The nicest thing one can say about this film is that it gives an idea of what it was like growing up as a straight boy in Taiwan for the generation born in the 1980s, or at least an idealized “idol drama” version of it – but I think that this is done in a more interesting way in Eternal Summer (《盛夏光年》), which incorporates a gay story line and has more complex character development beyond the Taiwanese “everyman” represented in this film and even Winds of September (《九降風》). Based on a short story by Giddens Ko, a Taiwanese blogger-cum-novelist, You Are the Apple of My Eye is an extended idol drama, a dreary recounting of the author’s high school and university years. The humor in the film incorporates several wank jokes reminiscent of American Pie, but in this film these just came off as weird as the film tries to be an idol drama and The Inbetweeners at the same time, so the protagonist is a compromise between the typical Taiwanese drama male lead and an inbetweeners-style comically unself-aware weirdo and the balance didn’t quite work here, as he just came off as cocky.
I was left questioning what the message of the film was, as women in the film are only really valued in terms of how attractive they are to the opposite sex. Wafa Ghermani wrote an interesting piece on this marginalization of female characters in eRenlai here, including the following passage:
The only recent film that plays with this peripheral aspect is You’re the Apple of My Eye, indeed by adopting the narrator’s point of view, the film endorses the young hero’s gaze on his classmate. She, herself is deprived of an existence outside the hero’s gaze but she is both peripheral and central to the narration. This narrative stance allows the main character to create an ideal female who still escapes his understanding. The film establishes a distance and a game between the external image of the heroine, and the life of the hero. Whilst the heroine is seen as a smooth surface without any real desire or lust, the male character is shown with an overactive body. The heroine is seen, described, talked about but does not have a direct active role in the narration. Still the female character remains someone alive, in opposition to many ghostly characters.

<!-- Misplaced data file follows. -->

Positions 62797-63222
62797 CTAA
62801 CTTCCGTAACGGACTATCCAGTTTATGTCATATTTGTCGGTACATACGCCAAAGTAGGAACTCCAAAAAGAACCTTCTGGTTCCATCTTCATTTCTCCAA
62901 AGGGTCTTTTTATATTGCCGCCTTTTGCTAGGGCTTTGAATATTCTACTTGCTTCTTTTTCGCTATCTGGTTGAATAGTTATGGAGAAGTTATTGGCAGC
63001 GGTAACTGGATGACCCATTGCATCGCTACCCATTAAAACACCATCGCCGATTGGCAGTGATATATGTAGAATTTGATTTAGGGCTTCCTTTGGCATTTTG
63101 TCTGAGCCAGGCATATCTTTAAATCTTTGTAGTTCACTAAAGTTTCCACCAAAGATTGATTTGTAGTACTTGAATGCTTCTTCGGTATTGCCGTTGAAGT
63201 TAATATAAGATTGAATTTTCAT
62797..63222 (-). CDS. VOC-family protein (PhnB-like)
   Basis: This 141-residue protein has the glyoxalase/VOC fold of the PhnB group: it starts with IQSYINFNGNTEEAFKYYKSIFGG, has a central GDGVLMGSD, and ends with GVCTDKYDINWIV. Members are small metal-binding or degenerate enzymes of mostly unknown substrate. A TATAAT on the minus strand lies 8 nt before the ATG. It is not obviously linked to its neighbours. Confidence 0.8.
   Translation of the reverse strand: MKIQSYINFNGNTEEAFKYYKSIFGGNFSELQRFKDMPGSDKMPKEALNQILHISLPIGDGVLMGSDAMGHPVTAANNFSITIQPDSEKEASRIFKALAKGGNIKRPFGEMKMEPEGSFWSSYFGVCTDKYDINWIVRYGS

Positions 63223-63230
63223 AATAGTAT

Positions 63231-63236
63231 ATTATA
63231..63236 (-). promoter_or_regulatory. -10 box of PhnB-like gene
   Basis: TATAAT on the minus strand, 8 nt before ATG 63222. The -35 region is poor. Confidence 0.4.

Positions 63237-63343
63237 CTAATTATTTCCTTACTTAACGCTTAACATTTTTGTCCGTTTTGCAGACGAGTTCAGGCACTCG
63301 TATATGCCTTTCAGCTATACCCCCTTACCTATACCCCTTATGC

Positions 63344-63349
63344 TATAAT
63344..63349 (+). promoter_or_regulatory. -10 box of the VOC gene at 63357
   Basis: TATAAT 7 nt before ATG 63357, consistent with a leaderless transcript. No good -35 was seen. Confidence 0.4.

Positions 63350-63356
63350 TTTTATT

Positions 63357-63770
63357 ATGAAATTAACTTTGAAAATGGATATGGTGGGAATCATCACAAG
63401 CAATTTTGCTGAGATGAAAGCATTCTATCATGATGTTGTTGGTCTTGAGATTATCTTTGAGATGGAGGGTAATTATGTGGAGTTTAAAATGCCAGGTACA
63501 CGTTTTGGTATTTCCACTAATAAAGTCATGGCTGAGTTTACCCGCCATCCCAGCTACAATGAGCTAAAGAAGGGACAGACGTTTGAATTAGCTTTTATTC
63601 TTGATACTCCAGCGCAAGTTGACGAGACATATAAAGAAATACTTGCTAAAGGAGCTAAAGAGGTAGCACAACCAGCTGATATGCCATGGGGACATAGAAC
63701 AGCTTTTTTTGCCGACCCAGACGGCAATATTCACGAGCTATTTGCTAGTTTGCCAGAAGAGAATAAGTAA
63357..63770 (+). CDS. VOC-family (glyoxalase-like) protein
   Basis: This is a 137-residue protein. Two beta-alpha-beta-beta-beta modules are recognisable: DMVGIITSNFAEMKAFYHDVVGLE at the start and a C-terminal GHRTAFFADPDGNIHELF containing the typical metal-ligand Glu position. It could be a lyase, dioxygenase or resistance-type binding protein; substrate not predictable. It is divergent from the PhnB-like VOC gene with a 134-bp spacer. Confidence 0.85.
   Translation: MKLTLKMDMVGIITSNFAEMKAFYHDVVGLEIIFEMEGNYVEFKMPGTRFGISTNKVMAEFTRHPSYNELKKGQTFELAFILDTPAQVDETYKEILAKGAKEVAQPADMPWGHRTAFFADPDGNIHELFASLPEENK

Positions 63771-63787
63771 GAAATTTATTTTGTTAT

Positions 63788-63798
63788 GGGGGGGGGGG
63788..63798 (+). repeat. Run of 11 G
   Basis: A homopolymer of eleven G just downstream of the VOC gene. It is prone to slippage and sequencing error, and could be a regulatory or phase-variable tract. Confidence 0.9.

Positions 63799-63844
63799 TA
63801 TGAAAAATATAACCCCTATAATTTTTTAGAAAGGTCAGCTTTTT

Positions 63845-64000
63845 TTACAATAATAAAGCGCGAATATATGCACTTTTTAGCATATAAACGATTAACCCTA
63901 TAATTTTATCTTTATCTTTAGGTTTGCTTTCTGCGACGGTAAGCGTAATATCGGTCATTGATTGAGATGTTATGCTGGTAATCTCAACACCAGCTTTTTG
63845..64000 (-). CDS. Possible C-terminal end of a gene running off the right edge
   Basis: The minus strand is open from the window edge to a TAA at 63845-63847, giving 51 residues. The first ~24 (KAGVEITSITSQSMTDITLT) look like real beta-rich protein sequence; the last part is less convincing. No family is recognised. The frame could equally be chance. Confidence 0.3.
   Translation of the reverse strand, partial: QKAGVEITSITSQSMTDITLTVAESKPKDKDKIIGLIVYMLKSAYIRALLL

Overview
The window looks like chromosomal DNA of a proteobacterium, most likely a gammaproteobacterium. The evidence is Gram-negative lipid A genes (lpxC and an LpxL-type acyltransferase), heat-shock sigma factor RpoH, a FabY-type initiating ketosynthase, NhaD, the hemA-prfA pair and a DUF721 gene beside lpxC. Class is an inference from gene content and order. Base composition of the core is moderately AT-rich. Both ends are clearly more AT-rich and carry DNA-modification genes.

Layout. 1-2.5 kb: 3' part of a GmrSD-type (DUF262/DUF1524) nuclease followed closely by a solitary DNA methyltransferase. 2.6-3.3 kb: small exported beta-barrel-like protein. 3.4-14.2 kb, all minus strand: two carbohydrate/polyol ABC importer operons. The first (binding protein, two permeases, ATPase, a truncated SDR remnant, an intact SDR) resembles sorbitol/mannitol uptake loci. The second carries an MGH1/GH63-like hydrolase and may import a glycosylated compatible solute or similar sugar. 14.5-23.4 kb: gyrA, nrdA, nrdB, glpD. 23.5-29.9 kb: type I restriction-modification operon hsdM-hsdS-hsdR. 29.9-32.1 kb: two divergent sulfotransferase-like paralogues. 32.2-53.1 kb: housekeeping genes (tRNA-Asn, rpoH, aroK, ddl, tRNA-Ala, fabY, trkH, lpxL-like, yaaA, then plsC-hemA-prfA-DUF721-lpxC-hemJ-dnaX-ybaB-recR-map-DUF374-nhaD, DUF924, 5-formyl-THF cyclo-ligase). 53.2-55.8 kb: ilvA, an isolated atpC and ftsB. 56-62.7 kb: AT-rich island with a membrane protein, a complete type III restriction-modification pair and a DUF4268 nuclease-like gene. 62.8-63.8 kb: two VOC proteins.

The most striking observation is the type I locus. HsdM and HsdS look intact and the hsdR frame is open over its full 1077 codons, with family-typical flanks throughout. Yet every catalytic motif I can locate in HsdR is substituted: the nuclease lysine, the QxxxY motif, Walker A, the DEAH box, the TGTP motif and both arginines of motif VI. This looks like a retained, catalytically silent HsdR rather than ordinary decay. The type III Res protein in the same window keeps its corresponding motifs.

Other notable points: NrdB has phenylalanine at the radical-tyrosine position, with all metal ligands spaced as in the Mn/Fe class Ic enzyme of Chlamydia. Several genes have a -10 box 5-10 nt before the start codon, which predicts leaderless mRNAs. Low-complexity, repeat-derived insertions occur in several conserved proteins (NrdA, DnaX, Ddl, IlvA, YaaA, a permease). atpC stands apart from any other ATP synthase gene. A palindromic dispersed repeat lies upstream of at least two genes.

The friendship between the high school boys in the film also seemed to be quite superficial – essentially whenever the protagonist turns his back for two seconds, the other guys try to swoop in to steal his girl. The only real lesson the film seemed to be preaching was that fat people aren’t trustworthy (and that they piss in their cars?). The film has the same feel as many other films by younger directors, some are a lot worse but many are better.
As this is one of the only Taiwanese film I’ve reviewed thus far (although I’ve reviewed some on my old blog here), I don’t want to discourage people from checking out what Taiwan cinema has to offer. So I’ve listed some worthwhile Taiwanese films below:
A One And A Two 《一一》
Seven Days in Heaven 《父後七日》
Voices of Orchid Island 《蘭嶼觀點》
Goodbye Dragon Inn 《不散》
I Don’t Want to Sleep Alone 《黑眼圈》
The River 《河流》
What Time Is It There? 《你那邊幾點》
Dust in the Wind 《戀戀風塵》
The Puppetmaster 《戲夢人生》
The Personals 《徵婚啟事》
Secret Love in Peach Blossom Land 《暗戀桃花源》
A Borrowed Life 《多桑》
Formula 17 《17歲的天空》